Very long story short: I won’t be supporting this plan or any other until it demonstrably interacts with the problems I outlined above.

  • Cincinnatus

    Wait, J, where has tort reform been enacted? Oh right, nowhere.

    Tort reform is actually intimately tied to any discussion of healthcare reform (along with a collection of other topics): presumably, if torts are indeed reformed in tandem with several other common-sense actions (such as mandating that all health insurance packages be completely portable), costs to the consumer/citizen would be lowered enough that all but the most destitute could become ensured. The most destitute could perhaps be eligible for limited government aid, but the majority of the destitute already have health insurance in the form of Medicare Part D and Medicaid.

    The true red herring in any discussion of healthcare reform is the claim that what we currently have is a free market in the provision of health care and insurance. In fact, health care is the most bureaucratized and federally regulated industry on the planet (with the financial industry being a close second). It is precisely the regulations in effect that have exploded our healthcare costs (in addition to the unavoidable advance of wonderful technologies that will always remain expensive; quality costs): inadequate Medicare reimbursements, un-portable plans (creating default monopolies within states; monopolies always elevate prices artificially); state and federal laws which require insurance policies to cover everything from routine blood tests to breast implants to abortions to experimental stem-cell treatments; absurd tort limits which not only garner massive payouts from insurance companies but (and here is the direct impact on the consumer) compel all doctors to carry malpractice insurance which generally costs six figures per year for every single doctor who has it; rules which forbid insurance companies from offering high-deductible/minimal plans; regulations which require employers to provide highly generalized group plans; and a host of other reasons, rules, and regulations that otherwise prevent “healthcare” from being included in the category of private industries. Truth be told, the government has more greasy fingers strangling health insurance companies and doctors than it does around Amtrak. I could go on (it’s such a large topic to treat concisely or coherently).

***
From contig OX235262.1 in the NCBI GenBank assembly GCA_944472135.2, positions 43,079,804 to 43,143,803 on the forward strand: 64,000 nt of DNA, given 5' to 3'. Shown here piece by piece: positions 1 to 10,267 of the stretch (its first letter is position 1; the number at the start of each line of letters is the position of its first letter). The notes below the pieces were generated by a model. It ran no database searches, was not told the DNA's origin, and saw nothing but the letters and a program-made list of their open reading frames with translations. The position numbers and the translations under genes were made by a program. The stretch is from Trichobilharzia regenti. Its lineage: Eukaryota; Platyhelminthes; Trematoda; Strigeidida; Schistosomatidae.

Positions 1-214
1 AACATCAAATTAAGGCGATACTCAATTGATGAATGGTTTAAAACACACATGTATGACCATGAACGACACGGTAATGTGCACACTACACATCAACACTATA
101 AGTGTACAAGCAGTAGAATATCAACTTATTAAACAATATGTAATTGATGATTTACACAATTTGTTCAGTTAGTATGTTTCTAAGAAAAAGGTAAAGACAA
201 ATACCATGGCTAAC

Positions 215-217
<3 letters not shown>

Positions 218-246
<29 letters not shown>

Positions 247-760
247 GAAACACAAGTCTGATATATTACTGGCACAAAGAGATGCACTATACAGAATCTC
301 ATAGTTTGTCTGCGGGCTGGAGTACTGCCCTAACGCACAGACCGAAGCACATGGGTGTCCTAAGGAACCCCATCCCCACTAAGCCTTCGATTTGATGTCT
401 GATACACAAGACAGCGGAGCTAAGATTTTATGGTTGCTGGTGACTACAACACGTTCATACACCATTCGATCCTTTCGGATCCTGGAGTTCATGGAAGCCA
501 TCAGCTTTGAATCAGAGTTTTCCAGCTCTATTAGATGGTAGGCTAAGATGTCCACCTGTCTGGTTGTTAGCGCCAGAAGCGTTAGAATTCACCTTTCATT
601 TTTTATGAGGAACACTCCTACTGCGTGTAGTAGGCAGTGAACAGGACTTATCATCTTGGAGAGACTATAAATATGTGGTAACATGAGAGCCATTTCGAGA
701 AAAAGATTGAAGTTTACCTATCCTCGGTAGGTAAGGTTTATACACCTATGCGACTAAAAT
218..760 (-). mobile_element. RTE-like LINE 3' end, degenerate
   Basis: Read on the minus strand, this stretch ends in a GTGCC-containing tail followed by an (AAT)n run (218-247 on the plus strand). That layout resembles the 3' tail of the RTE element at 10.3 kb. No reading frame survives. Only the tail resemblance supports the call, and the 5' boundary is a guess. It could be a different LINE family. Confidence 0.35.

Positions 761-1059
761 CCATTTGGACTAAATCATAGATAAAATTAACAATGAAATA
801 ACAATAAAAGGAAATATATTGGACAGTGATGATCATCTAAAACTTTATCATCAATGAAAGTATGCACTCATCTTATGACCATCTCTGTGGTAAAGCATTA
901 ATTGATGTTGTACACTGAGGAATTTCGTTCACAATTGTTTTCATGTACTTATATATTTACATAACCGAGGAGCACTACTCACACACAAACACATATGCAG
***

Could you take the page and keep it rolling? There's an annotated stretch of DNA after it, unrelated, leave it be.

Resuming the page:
The market works, and what we need, believe it or not, is more competition. According to a very basic rule of economics, monopolies are never efficient except in the case of natural monopolies (of which healthcare is not), whether the monopoly be private or government.

    Two things you must remember: healthcare is already universally accessible, and healthcare already is and always will be rationed; the questions then must be: who will govern how healthcare is accessed and who will ration it. Currently, an unholy combination of the government and insurance companies hold both awesome powers. For an unexplained reason, leftists/progressives wish for the government to be the sole arbiter of both questions. Opponents of the current reform package–of which I am one–wish for actual people, consumers, those whose lives are in the balance to make those choices. It can be done. Honda made its money by selling hordes of stripped-down economy cars at a slim profit margin; Lexus made its money by selling a few luxury cars with countless (possibly needless) features at a large margin; insurance can do the same if we loosen the market and open it to “economy” plans and the current bloated luxury plans. That analogy applies to what we have now: currently, the government is manipulating the industry in such a way that we are only permitted to buy Lexuses, so to speak, which, obviously, most people cannot afford.